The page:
Sunday, August 21, 2016


Homily for August 25th, 2013: Matt. 23:13-22.

          Today’s gospel gives us the first three of the seven woes pronounced by Jesus against those who refuse to accept him and his message. They correspond to the blessings or Beatitudes spoken by Jesus in the fifth chapter of Matthew’s gospel at the beginning of the Sermon on the Mount. 

          The scribes and Pharisees against whom Jesus pronounces these woes are the interpreters and teachers of God’s law, the Ten Commandments. Nowhere does Jesus criticize, let alone reject, God’s law. “Do not think that I have come to abolish the law and the prophets,” Jesus says in the Sermon on the Mount. “I have come not to abolish them, but to fulfill them” (Mt. 5:17).

          What Jesus attacks is the gaping contrast between what those against whom he pronounces his woes teach, and how they themselves behave. The first woe is directed against those who do not enter the kingdom of heaven because they have closed their minds and hearts against him. “You lock the Kingdom of heaven before men.”  Even worse, Jesus says, are their attacks against those who are open to Jesus’ person and message. “You do not enter yourselves, nor do you allow entrance to those trying to enter.”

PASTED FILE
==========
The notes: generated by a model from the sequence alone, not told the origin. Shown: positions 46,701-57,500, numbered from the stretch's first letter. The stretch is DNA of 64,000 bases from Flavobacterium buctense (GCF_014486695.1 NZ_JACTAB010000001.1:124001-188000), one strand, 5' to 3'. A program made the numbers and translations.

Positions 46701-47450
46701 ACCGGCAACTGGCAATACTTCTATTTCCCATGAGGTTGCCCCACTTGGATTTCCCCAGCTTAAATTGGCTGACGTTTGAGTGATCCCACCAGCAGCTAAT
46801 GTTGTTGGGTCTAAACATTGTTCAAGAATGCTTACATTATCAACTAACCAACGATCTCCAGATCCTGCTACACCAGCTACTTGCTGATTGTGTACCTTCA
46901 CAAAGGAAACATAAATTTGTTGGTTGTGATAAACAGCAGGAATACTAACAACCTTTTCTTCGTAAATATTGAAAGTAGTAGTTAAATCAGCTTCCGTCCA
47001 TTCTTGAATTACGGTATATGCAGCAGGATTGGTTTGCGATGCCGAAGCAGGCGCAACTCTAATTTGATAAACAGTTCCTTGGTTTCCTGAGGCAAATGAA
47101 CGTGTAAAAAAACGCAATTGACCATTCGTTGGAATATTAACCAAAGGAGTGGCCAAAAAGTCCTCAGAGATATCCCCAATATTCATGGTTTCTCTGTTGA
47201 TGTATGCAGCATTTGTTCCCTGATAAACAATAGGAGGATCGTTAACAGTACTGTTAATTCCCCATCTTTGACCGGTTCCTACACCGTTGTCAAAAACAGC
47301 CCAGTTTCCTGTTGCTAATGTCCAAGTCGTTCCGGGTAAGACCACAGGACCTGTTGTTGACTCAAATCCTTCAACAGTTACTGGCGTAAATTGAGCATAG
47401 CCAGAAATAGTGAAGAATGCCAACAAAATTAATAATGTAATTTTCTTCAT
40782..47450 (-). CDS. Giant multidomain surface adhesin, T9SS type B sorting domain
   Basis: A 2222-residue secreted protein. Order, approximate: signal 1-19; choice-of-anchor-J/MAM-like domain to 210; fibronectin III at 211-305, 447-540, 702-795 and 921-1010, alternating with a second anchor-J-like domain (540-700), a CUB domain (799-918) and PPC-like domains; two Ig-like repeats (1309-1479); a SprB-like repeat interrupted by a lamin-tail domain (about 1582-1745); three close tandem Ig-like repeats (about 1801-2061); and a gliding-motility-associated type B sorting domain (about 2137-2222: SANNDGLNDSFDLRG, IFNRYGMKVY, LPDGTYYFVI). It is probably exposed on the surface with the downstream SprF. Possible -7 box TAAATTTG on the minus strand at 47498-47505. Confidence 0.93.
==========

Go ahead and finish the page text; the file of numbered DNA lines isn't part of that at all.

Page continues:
The woe against those who “traverse sea and land to make one convert” is a back-handed compliment to the missionary zeal of those who take their treasured Jewish faith to non-Jews. Paul would do this with his new Christian faith. What Jesus condemns is the narrow, legalistic version of Jewish faith which they propagate. This is also the basis of the woe against people who take oaths with formulas that allow them to wriggle out of what they have sworn to.

          Does all that belong to a bygone age? Don’t you believe it! The yawning gap between what we claim to believe and how we actually behave remains a danger for us Catholics today. As the old saying has it: “What you are speaks so loud, that I cannot hear what you say.”

We pray in this Mass that this yawning gap may be closed through our daily prayer: “Not what I want, Lord, but what you want.”